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Can AI-Powered Virtual Assistants Crack the Language Barrier?

Minnesota leveraged Google AI to create a multilingual virtual assistant. Data from a records request reveals how it’s really being used by a diverse population and potential limitations with the technology.

A person wearing headphones and standing in profile while speaking. In front of them are illustrations of many different national flags. Gray background.
Last year Minnesota launched a groundbreaking new tool for government, an AI-powered virtual assistant that could translate driver and vehicle processes into four different languages. Now, there’s new data about how it’s being used, after public records requests placed by Government Technology.

The Minnesota Driver and Vehicle Services (DVS) virtual assistant was introduced on the agency’s website in March of 2023, making it the first state government virtual assistant for driver and vehicle services to translate to Hmong and Somali as well as English and Spanish. The tool leverages Google Enterprise translation technologies to allow online visitors to ask questions, gather information and research topics.

DVS Director Pong Xiong is a member of the Hmong community, and he said he’s seen firsthand how difficult navigating the government can be for his family and friends who don’t speak English.

“As a new American, you do feel very small when you can’t do things on your own,” Xiong said. “What this tool does is allow Minnesotans to independently interact with DVS, and I think that’s one step in the right direction for our communities.”

According to data from the Minnesota Department of Education, more than 1 in 10 Minnesotans don’t speak English.

The DVS virtual assistant is still in beta mode while other portions are being developed, but it had a total of 87,813 conversations from its launch March 1 through the end of 2023.

During that time, a large majority, nearly 91 percent, of those conversations were in English, nearly 8 percent were in Spanish, 1 percent in Somali and less than 0.5 percent were in Hmong.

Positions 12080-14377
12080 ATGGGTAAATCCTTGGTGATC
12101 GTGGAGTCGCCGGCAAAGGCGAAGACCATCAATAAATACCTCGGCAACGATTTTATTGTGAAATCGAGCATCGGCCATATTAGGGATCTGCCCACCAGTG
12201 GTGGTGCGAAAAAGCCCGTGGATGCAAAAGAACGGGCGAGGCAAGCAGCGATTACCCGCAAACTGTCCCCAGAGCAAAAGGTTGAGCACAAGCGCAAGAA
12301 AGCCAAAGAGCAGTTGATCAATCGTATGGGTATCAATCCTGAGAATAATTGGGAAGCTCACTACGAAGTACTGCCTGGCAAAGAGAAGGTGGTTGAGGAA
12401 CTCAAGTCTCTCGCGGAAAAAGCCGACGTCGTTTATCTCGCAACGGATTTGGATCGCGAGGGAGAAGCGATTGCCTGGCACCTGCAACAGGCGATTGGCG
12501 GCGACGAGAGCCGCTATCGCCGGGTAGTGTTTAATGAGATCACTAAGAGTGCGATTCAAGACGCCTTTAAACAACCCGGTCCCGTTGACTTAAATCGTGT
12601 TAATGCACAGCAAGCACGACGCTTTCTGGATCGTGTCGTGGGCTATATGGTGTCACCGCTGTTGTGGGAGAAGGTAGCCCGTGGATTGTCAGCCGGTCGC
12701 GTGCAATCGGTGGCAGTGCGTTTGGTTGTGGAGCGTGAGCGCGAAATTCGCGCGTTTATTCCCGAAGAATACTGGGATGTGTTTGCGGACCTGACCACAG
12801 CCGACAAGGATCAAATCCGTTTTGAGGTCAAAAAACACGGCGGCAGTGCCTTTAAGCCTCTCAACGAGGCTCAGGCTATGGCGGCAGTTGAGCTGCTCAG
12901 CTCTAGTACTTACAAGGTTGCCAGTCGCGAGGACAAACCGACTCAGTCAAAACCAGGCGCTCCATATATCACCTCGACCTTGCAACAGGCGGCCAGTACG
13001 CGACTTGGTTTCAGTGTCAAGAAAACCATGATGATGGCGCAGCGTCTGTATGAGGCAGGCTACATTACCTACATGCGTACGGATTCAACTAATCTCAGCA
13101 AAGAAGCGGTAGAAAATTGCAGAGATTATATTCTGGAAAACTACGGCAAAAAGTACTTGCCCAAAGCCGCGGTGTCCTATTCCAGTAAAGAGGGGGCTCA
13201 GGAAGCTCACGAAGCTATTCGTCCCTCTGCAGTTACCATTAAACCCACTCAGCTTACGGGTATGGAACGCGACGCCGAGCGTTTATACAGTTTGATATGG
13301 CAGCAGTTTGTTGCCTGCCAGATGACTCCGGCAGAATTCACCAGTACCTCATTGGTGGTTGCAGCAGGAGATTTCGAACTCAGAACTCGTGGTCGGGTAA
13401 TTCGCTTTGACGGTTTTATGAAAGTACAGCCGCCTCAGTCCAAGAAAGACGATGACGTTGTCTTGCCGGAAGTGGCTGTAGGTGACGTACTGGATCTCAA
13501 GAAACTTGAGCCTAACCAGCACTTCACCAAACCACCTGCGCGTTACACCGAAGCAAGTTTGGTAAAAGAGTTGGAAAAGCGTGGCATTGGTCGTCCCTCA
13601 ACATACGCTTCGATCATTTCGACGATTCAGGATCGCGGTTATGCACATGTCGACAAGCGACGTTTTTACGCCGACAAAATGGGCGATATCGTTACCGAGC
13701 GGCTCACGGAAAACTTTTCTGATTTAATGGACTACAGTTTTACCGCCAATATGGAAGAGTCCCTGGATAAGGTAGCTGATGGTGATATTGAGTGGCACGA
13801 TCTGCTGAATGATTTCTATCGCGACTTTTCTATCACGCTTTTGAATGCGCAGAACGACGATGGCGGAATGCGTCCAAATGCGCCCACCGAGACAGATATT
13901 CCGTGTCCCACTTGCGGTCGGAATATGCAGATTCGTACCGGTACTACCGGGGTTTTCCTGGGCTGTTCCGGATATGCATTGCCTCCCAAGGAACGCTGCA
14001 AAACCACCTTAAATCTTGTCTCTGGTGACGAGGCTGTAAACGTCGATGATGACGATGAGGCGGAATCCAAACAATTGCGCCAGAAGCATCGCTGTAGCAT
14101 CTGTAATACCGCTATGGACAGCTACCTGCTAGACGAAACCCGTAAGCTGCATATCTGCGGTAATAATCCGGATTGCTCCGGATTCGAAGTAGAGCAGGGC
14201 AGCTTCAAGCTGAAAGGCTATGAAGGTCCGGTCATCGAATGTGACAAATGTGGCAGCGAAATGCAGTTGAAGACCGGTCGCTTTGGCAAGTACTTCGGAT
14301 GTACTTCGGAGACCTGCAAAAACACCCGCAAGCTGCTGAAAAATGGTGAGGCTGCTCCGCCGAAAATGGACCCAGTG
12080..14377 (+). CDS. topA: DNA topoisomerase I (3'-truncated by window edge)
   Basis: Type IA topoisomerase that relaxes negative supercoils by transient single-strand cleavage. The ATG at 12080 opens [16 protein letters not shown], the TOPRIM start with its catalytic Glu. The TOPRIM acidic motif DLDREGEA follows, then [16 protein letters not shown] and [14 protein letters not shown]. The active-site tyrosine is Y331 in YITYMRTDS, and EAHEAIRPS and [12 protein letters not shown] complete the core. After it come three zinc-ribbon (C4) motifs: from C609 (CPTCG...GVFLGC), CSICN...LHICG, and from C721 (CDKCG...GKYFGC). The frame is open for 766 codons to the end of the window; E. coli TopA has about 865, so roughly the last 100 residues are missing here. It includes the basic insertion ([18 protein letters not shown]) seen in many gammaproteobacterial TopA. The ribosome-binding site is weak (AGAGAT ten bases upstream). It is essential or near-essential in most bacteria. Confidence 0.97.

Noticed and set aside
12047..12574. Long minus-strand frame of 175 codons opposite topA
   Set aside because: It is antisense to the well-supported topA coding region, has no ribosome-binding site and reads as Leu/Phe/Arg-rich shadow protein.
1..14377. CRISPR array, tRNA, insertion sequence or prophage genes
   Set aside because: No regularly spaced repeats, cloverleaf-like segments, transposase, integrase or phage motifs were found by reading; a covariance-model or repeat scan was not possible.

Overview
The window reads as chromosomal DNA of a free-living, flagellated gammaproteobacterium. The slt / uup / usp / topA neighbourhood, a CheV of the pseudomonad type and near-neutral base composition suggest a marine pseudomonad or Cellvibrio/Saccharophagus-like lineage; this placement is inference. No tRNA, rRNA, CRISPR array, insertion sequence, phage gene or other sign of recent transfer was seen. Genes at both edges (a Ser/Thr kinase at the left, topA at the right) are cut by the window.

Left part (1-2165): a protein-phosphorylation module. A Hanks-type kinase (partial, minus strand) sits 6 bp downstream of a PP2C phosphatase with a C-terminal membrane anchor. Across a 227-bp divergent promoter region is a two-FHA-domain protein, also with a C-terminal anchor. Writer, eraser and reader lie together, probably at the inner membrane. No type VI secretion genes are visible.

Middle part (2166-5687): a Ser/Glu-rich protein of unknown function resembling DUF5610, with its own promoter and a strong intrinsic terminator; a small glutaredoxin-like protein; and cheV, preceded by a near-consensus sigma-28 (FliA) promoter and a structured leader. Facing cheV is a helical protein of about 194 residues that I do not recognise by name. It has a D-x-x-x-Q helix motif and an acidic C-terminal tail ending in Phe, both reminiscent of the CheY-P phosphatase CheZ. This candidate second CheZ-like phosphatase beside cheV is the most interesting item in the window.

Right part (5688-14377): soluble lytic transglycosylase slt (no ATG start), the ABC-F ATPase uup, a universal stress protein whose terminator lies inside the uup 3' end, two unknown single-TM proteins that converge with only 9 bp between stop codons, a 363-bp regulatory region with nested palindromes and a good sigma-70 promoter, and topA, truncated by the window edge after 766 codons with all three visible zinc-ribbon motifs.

Out of all prompts or questions put into the virtual assistant, 6 percent did not have a matching response. When comparing total conversations versus prompts or questions that did not match a response in the virtual assistant, Spanish and Hmong questions or prompts had a slightly higher rate of not matching a response than their overall portion of total conversations.

The slight difference suggests Minnesota is continuing to work through some of the challenges that come with programming a multilingual virtual assistant. Xiong explained in 2023 that Hmong is a young written language, so there’s a limited amount of content to train the tool on, making translation of common terms more difficult, especially when dealing with technical jargon.

To program the assistant, DVS put all of its customer-facing correspondence, 499 documents, through a plain language process to make them as clear and succinct as possible to translate into other languages. The content was first machine-translated, then reviewed by certified translators and also reviewed by members of the local Minnesota community in each language. The project involved extensive community feedback, engaging more than 290 people including vehicle owners, college students, K-12 parents and students.

Usage data also revealed how users of the languages interact with the tool in different ways. People who speak Somali were more likely than people who speak English to use the FAQ feature, while people who speak Hmong were more likely to use the self-service options. The differences could be due to cultural preferences, or it might hint that additional work is needed to make the tool’s self-service features more accessible to speakers of all languages.

DVS shared the top 10 topics searched in the virtual assistant, listed in order of frequency:

· CDL road tests

· Exam appointments

· Road test questions

· Class D knowledge tests

· Tab renewal

· Cancel or reschedule appointments

· Written exam

· Driver evaluation

· eServices for business

· Vehicle refund

The list suggests that career truck drivers, bus drivers, construction drivers and potential career switchers are often using the virtual assistant to get access to information about obtaining or maintaining a commercial driver’s license.

Several other cities are experimenting with multilingual chatbots, as the number of people who speak a language other than English at home continues to grow in a majority of states in the country.

As Minnesota continues to develop new capabilities for the DVS virtual assistant, the state stressed that it’s critical to continue to connect with the communities that use it to improve its features.

“Being nimble and flexible is important as we adjust to our customers’ needs,” Xiong said. “Our goal is to help all state residents know they matter as community members, and that state agencies are partners in building one Minnesota for people of all backgrounds.”

In the future, DVS is working to add more languages to the assistant, as well as leverage voice artificial intelligence technology.
Nikki Davidson is a data reporter for Government Technology. She’s covered government and technology news as a video, newspaper, magazine and digital journalist for media outlets across the country. She’s based in Monterey, Calif.